Wednesday, November 03, 2021

CAFC invokes 101 to defeat CardioNet

CardioNet loses at CAFC, but for different reasons:

CardioNet, LLC and Braemar Manufacturing, LLC (collectively, “CardioNet”) appeal from the decision of the United States District Court for the District of Massachusetts granting summary judgment that InfoBionic did not infringe claims 1–2, 8, 11–12, and 20–21 of U.S. Patent 7,099,715 (“the ’715 patent”). CardioNet, LLC v. InfoBionic, Inc., No. 1:15-CV-11803-IT, 2020 WL 4559934 (D. Mass. June 22, 2020) (“Summary Judgment Decision”). InfoBionic cross-appeals from the district court’s decision that the asserted claims of CardioNet’s ’715 patent are not ineligible for patent under 35 U.S.C. § 101. CardioNet, LLC v. InfoBionic, Inc., No. 1:15-CV-11803-IT, 2017 WL 1788650 (D. Mass. May 4, 2017) (“Validity Decision”). Because we conclude that the ’715 patent claims subject matter ineligible for patent, we vacate the district court’s decision granting summary judgment of noninfringement. We remand for the entry of judgment of no liability on the ground that the district court should have granted InfoBionic’s motion for judgment on the pleadings as to unpatentability.

Of 101:

At step one, InfoBionic argues that claim 20 is directed to the abstract idea of filtering data. It further asserts that the T wave filter performs a simple mathematical function—reducing the T wave’s amplitude—which cannot confer eligibility. CardioNet responds that claim 20 is not directed to an abstract idea, but, rather, to an improvement in cardiac monitoring technology. We agree with InfoBionic. As the claim language and the specification make clear, the invention is directed to the abstract idea of filtering patient heartbeat signals to increase accuracy. ’715 patent at col. 3 ll. 58–60, col. 4 ll. 35–36. Specifically, claim 20 focuses on selectively “activat[ing]” the “T wave filter” to “preprocess[] a cardiac signal.” Id. at col. 7 ll. 45–53. Similarly, the specification explains that the very purpose of the invention centers on using the T wave filter to filter data. See id. at Abstract, col. 3 ll. 52–col. 4 ll. 67. But, at bottom, filtering the data requires only basic mathematical calculations, such as “decompos[ing] a T wave into its constituent frequencies and multipl[ying] them by a filter frequency response.” Appellant’s Reply and Resp. Br. 49 (citing ’715 patent at col. 4 ll. 19–36). And such calculations, even if “[g]roundbreaking,” are still directed to an abstract idea. SAP Am., Inc. v. InvestPic, LLC, 898 F.3d 1161, 1163 (Fed. Cir. 2018) (citing Ass’n for Molecular Pathology v. Myriad Genetics, Inc., 569 U.S. 576, 591 (2013)). CardioNet makes several additional arguments in support of its assertion that claim 20 is not directed to an abstract idea. Those arguments are all unpersuasive. First, CardioNet contends that claim 20 is necessarily tied to a “specific improvement” in cardiac monitoring technology because, without the claimed T wave filter, the ECG may mistakenly classify the T waves as R waves. Appellant’s Reply and Resp. Br. 42–43. We are unpersuaded by that argument. To qualify as “a patent-eligible improvement,” the invention must be directed to a specific improvement in the computer’s functionality, not simply to use of the computer “as a tool” to implement an abstract idea. Customedia Techs., LLC v. Dish Network Corp., 951 F.3d 1359, 1363–1364 (Fed. Cir. 2020). Here, the invention falls into the latter category. It focuses on using a general-purpose computer to carry out the abstract idea of filtering data. See ’715 patent at col. 3 ll. 52–60, col. 4 ll. 19–36, col. 5, ll. 34–38.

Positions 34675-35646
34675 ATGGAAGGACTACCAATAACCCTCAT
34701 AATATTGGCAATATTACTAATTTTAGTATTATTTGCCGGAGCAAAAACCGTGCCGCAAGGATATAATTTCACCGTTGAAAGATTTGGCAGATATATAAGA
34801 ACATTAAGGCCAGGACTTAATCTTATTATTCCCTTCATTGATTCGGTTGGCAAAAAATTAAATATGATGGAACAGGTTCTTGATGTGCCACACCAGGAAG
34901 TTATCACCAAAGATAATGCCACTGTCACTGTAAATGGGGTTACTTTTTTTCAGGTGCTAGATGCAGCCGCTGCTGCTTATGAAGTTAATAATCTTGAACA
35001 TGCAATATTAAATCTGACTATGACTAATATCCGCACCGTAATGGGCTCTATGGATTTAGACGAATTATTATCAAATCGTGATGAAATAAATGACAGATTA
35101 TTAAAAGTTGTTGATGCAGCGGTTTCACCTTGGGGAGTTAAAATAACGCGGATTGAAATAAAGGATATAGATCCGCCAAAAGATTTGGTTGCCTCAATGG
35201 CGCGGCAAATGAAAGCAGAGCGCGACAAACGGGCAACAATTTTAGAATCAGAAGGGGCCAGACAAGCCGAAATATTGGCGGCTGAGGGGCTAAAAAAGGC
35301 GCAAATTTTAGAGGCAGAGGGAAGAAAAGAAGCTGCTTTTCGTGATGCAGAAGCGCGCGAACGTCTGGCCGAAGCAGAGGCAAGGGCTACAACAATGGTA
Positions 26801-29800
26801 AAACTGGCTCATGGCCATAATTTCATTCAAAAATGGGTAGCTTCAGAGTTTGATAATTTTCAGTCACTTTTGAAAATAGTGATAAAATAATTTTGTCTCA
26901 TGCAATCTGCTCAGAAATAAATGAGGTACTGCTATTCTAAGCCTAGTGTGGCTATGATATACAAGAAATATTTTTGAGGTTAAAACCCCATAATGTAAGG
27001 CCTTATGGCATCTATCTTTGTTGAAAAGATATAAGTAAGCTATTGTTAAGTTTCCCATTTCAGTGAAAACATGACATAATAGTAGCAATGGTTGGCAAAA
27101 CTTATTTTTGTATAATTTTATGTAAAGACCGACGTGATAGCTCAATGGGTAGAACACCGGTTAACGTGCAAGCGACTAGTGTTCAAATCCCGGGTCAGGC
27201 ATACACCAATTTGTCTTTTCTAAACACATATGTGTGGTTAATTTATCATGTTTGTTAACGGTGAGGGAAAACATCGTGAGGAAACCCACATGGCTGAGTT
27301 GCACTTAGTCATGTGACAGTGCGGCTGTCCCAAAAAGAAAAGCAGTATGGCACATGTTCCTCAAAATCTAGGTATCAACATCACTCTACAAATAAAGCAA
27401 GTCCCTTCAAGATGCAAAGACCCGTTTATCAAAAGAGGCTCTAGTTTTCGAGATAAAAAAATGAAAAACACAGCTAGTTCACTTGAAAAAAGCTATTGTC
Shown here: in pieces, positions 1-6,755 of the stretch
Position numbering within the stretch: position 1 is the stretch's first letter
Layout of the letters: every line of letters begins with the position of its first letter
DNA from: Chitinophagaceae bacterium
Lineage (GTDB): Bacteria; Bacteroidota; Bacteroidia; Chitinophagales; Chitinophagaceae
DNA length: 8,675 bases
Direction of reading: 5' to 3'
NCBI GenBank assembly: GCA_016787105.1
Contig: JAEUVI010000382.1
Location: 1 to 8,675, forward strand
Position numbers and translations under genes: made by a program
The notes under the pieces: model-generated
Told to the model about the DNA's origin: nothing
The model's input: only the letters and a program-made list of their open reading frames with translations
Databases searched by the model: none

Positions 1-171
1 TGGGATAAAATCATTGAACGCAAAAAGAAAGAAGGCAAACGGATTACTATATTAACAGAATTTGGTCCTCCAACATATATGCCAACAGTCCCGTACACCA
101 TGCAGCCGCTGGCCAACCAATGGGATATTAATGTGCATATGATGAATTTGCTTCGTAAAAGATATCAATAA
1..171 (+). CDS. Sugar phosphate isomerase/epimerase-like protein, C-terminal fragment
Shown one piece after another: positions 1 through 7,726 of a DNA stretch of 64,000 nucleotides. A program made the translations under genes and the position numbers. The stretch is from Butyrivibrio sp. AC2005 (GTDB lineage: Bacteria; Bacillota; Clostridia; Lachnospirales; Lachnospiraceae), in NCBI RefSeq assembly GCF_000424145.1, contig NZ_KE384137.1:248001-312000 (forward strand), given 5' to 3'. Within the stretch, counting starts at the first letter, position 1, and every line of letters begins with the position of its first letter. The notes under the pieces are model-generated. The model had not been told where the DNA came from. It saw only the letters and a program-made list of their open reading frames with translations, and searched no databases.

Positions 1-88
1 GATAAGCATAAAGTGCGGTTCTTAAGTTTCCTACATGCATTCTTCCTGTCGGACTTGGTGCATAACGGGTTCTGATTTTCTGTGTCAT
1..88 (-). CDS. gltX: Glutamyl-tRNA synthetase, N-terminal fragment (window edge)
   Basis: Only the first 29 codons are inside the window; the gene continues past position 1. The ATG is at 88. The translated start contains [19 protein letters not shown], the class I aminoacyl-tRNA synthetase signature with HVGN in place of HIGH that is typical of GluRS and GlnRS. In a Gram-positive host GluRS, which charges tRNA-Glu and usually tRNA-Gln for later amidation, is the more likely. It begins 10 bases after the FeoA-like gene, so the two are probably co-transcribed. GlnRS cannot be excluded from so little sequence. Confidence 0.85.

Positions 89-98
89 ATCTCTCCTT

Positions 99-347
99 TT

In addition, claim 20 supplies no specific way to collect and process the data or to implement the T wave filter. Nor does it specify how to determine when to activate the T wave filter. Rather, it leaves that decision to the operator. See id. at col. 4 ll. 61–65. Indeed, even the district court recognized that the claim language was problematic for CardioNet’s eligibility argument. Specifically, when analyzing the parties’ dispute regarding infringement, the court briefly revisited its earlier conclusion that the asserted claims are not ineligible under § 101. Summary Judgment Decision, 2020 WL 4559934, at *9–10. It observed that, when making its infringement argument, CardioNet had emphasized the operator’s role in activating the T wave filter, but that, problematically, when making its eligibility argument (at an earlier stage in the proceedings), it had downplayed that aspect of the claim. Id. The court strongly hinted that, had it been aware of the significance of the operator’s mental process to the claimed invention at the pleadings stage, it would have considered holding the claims ineligible under § 101. J.A. 8963–72, 8985 (oral argument proceedings). The district court’s subsequent analysis regarding § 101 supports our ultimate conclusion here.


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